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Grow Your Own Garlic

Varieties of garlic from all over the world are available. Explore! Plant the cloves this fall, and you will be enjoying fresh and zesty garlic in your meals next summer.

Garlic bulbs
Plant garlic this fall and enjoy delicious meals next summer.

The weather is cooling down and frost is approaching. Now is not the time to rest. There will be plenty of time for resting during the long winter.

Now is the time to plant garlic! It will add amazing flavors to your meals next summer.

Garlic types include hardneck, softneck and elephant. Hardneck types are hardiest and most suitable for us in North Dakota.

Numerous seed companies offer garlic cloves. It’s important to order your cloves as soon as possible. Supplies of the finest varieties are limited and in high demand.

There are many wonderful hardneck types available from around the world. There are robust varieties from Germany and Spain, bold flavors from the Middle East, crisp flavors from Siberia, and mild varieties from Vietnam. The bulbs come in an attractive array of solids and stripes in shades of pearl white to royal purple.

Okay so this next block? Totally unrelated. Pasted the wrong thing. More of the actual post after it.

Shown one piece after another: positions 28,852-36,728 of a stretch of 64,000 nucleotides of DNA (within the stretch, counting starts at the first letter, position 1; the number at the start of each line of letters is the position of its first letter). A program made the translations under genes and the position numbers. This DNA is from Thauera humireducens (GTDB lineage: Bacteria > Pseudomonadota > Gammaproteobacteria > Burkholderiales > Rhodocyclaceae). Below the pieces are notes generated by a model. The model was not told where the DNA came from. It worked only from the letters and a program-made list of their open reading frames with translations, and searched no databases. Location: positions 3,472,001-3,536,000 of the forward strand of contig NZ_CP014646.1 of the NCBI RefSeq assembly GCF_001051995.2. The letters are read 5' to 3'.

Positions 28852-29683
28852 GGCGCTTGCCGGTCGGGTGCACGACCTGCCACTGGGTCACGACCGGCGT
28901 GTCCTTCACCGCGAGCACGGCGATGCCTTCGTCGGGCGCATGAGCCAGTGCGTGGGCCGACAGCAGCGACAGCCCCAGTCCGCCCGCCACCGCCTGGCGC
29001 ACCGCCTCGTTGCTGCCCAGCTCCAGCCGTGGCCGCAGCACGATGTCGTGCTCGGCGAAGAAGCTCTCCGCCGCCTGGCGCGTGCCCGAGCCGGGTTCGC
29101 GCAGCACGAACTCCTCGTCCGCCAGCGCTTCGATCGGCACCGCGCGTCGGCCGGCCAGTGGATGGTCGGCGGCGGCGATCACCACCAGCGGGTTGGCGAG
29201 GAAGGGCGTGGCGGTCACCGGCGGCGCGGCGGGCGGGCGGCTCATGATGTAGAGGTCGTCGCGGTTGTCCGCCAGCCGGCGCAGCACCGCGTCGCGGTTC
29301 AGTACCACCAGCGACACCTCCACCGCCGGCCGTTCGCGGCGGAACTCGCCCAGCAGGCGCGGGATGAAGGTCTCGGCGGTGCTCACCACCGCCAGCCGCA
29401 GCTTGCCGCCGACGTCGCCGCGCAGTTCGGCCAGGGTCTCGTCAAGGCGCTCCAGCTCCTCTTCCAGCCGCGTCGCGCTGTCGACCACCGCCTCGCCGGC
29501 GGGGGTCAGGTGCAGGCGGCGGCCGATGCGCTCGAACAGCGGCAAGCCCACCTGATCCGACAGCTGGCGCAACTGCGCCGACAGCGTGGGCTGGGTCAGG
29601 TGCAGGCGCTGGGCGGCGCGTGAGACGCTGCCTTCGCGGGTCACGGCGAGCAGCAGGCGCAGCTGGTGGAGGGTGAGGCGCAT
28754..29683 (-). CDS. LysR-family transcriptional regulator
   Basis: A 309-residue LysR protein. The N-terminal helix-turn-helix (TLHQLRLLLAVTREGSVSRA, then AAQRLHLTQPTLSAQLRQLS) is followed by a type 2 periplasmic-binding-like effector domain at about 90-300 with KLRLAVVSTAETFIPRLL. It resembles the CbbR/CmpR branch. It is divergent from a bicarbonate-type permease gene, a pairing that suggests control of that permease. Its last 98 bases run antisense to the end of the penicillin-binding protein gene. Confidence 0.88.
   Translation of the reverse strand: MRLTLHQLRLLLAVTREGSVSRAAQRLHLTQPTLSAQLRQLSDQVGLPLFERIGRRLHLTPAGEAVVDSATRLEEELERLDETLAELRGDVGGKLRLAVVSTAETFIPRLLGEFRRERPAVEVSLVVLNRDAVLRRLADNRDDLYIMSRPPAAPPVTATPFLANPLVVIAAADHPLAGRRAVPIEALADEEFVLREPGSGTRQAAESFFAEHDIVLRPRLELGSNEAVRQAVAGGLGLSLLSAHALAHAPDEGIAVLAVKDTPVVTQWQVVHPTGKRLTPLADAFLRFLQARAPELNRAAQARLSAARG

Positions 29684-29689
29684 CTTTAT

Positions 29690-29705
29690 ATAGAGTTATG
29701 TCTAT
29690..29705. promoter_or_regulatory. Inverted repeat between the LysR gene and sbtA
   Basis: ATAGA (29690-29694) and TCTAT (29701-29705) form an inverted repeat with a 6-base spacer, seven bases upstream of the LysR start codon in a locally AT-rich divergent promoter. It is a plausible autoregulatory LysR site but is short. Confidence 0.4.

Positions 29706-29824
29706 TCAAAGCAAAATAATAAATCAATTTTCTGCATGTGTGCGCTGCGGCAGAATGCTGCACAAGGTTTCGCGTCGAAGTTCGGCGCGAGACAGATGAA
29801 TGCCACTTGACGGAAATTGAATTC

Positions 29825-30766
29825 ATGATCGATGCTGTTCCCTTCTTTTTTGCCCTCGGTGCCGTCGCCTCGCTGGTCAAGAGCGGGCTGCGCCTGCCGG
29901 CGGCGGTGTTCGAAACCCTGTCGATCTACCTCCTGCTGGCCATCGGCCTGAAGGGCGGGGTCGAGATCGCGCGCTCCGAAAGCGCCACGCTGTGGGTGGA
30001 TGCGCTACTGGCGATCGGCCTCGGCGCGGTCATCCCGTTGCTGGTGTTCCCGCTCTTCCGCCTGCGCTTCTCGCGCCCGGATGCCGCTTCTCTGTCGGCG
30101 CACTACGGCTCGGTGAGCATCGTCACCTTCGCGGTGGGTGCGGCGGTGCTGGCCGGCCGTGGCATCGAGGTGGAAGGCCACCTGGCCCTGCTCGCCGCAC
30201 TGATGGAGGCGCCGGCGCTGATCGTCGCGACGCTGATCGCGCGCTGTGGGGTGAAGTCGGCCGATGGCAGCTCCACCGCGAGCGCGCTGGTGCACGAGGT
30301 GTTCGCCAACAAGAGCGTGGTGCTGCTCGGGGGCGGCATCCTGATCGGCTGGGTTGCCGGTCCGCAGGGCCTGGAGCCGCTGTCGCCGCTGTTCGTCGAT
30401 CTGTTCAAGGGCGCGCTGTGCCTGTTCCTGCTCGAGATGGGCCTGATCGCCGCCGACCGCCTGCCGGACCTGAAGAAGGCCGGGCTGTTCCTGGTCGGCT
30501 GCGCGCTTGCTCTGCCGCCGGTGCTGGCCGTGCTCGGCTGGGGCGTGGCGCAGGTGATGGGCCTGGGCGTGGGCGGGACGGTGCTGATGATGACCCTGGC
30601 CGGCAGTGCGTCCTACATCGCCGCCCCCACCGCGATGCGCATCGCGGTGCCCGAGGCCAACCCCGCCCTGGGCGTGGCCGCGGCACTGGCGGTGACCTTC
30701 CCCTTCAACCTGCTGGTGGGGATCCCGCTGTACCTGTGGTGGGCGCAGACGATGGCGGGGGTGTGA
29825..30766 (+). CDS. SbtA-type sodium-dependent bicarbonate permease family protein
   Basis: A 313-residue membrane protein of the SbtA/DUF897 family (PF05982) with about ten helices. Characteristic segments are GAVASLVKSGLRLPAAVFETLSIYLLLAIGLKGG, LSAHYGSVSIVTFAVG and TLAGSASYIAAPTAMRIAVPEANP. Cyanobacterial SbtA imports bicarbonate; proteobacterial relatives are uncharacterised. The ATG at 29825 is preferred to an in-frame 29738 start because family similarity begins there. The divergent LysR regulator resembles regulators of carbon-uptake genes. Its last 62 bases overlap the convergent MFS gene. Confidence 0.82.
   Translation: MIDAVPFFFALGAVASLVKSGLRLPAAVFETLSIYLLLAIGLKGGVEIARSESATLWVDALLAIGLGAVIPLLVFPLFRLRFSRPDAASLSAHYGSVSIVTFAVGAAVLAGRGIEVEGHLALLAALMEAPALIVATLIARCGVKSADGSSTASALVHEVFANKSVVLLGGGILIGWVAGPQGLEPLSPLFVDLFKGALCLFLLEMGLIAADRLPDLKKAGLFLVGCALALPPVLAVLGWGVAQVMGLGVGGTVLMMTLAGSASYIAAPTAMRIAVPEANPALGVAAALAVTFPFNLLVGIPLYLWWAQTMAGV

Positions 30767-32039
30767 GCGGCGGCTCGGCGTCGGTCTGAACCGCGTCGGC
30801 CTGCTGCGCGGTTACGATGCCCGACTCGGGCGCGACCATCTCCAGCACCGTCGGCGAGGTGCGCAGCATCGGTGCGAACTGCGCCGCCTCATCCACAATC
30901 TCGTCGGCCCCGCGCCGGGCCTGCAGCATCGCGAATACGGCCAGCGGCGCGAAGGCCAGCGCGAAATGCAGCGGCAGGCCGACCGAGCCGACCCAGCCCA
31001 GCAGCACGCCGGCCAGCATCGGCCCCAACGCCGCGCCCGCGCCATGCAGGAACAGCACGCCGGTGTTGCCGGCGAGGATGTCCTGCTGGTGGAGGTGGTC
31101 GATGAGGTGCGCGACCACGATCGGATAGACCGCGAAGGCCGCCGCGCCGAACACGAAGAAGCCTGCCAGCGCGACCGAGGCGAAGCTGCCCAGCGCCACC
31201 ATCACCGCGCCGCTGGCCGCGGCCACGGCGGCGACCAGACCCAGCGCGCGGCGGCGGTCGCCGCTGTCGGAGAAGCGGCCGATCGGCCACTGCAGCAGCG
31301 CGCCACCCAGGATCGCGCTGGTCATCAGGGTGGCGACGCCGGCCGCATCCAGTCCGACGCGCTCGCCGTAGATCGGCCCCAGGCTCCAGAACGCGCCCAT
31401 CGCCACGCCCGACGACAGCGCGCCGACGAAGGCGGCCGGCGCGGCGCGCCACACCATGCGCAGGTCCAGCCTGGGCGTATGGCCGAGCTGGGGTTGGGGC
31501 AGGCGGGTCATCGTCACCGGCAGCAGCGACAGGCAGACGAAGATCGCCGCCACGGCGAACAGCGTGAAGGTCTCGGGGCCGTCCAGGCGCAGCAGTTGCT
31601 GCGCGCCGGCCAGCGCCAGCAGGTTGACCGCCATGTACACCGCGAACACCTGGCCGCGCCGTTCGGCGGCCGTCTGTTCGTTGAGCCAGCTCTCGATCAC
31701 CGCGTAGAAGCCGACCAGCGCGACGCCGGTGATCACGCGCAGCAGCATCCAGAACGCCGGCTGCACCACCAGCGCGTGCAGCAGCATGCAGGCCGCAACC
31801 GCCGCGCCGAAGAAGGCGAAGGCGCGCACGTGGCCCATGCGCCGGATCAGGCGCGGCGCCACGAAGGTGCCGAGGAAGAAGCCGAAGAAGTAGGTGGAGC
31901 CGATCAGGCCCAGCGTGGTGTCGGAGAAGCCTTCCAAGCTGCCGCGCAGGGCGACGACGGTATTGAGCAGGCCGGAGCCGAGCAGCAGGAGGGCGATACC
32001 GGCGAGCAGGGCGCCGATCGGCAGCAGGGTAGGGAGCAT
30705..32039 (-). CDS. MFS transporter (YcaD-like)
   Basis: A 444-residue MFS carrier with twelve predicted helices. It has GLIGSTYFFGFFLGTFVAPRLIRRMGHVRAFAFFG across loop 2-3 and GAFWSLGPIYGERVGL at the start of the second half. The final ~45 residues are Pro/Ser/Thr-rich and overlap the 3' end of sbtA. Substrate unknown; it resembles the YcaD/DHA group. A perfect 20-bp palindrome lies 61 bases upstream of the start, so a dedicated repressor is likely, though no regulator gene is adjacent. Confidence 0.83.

Garlic scapes
Garlic scapes are mild in flavor and taste great in stir fries.
Garlic grows best in a rich, well-drained soil. Add an inch of compost to the site and up to 3 pounds of 10–10–10 per 100 square feet. Work this into the soil.

Bulbs are planted soon after the first hard frost, which is usually in late September or early October.

Separate cloves from the bulbs a day before planting. Set cloves upright in the furrow, 4–6 inches apart and 2 inches deep. Space rows 18–30 inches apart.

Water deeply to activate the bulbs. The bulbs will push out roots and underground shoots this fall. Mulch with 4 inches of straw in November. This straw will insulate the soil and protect the sprouted bulbs.

The flower buds (scapes) can be harvested in June. They are mild in flavor and great in stir fries.

Harvest the bulbs in July. Then get ready for some of the most delicious meals you have ever eaten!

Written by Tom Kalb, Extension Horticulturist, North Dakota State University. Much of this information was originally published in the NDSU Yard & Garden Report, August 11, 2014. Photos were made available under Creative Commons licenses specified by the photographers: Felix; danbruell.

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